Maximum-Security Prison to Open in Krasnodar Region This Spring
- By Allison Quinn
- Jan. 30 2013 00:00
- Last edited 19:09
A maximum-security prison for terrorists and extremists is scheduled to open in Yeniseisk in the southern Krasnodar region this spring, Vladimir Shayeshnikov, head of the regional branch of the Federal Prison Service, told journalists on Tuesday.
The prison will be based on the territory of another prison that is currently located there, and will be able to hold up to 152 prisoners, Interfax reported.
All of the prison's employees will undergo special training, and "norms for maintaining the given category of criminals must be strictly adhered to," Shayeshnikov said.
"It is not much of an honor for us to have such an institution on our territory. Nevertheless, the decision was made. Prison personnel has been selected, and they've gone through training for work with such prisoners in the European part of the country. Now, we're waiting for confirmation of the institution's charter. As soon as the charter is received, the prison will be opened."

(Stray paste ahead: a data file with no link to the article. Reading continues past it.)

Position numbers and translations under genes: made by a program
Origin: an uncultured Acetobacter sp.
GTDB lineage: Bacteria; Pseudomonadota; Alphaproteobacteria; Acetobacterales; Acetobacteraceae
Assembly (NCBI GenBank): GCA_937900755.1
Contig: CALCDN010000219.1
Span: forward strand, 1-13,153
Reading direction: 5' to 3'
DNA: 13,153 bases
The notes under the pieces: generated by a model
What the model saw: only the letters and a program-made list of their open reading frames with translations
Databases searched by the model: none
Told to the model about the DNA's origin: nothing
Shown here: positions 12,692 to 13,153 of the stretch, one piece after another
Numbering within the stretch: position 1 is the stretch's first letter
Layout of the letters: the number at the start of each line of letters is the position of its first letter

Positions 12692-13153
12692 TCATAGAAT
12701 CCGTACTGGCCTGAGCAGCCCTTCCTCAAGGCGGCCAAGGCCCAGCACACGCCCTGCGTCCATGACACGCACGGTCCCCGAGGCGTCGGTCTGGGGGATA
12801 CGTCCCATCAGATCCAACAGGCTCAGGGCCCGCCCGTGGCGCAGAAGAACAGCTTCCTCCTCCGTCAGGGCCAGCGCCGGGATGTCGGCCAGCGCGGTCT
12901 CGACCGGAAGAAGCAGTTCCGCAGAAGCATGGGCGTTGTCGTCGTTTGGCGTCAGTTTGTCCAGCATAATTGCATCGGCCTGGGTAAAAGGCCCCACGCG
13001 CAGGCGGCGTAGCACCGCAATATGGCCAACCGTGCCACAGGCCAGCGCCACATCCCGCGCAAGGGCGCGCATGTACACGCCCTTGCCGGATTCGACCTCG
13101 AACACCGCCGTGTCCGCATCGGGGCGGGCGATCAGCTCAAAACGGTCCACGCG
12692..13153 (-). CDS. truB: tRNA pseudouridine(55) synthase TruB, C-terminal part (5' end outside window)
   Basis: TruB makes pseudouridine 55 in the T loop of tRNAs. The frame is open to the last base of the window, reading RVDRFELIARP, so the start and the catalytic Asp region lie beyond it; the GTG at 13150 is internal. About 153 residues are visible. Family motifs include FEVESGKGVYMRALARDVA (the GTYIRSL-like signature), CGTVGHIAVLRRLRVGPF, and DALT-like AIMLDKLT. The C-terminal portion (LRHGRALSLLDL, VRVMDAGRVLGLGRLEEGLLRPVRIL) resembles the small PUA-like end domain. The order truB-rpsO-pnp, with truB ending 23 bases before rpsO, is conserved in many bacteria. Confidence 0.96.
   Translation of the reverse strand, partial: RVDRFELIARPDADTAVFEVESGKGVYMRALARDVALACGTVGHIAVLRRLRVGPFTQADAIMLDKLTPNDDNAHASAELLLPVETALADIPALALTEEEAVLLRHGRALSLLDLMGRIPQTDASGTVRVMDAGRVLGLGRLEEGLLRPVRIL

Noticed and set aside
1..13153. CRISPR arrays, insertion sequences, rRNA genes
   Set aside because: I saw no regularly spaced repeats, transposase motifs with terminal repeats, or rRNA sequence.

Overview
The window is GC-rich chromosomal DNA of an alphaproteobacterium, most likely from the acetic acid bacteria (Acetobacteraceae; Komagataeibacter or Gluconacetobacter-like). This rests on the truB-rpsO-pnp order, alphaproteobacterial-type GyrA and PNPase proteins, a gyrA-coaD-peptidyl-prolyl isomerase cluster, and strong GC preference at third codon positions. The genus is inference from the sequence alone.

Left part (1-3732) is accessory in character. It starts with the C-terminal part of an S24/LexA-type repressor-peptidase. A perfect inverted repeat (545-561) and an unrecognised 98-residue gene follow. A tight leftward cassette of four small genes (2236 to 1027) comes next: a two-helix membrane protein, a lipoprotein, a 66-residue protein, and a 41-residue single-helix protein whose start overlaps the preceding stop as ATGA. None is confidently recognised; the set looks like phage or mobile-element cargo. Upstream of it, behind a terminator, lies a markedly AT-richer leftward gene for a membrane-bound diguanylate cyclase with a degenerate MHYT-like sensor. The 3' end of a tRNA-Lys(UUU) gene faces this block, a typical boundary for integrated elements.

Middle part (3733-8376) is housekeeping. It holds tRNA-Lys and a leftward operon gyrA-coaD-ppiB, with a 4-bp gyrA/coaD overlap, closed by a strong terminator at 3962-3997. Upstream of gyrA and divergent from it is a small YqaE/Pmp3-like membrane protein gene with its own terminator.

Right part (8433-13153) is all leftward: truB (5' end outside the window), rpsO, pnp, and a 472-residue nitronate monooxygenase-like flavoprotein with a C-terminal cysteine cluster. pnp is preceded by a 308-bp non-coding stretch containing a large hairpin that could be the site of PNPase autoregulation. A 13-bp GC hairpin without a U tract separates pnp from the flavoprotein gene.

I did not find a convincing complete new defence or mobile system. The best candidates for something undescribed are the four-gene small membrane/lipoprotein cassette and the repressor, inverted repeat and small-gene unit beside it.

He noted that the prison's establishment was ordered by a governmental decree.
It has been reported that the prison will house prisoners convicted of "especially severe" crimes, including terrorism and extremism.
According to Russian law, however, extremism concerns two main clauses in the Criminal Code, both of which have been heavily criticized for what some consider ambiguity: "public appeals to commit extremist acts" and "inciting hatred or antagonism and abasing human dignity."
Many say such wording is too vague and leaves the courts too much leeway in deciding what is extremist and what is not.
One example of that is Mikhail Deyev, an opposition activist who was found guilty of extremism by the Orlov region's Zavodskoi District Court in 2010 for having a political slogan — "Down with autocracy!" — printed on stickers.
Extremist charges have also been filed for videos considered to be highly offensive, for instance the "Innocence of Muslims" film released in October 2012.
It is not clear whether the new prison in Yeniseisk will house prisoners convicted of such offenses in the general population along with violent offenders, or whether measures will be taken to ensure that people convicted of extremism for non-violent crimes or the publication of material deemed to be extremist would be detained separately.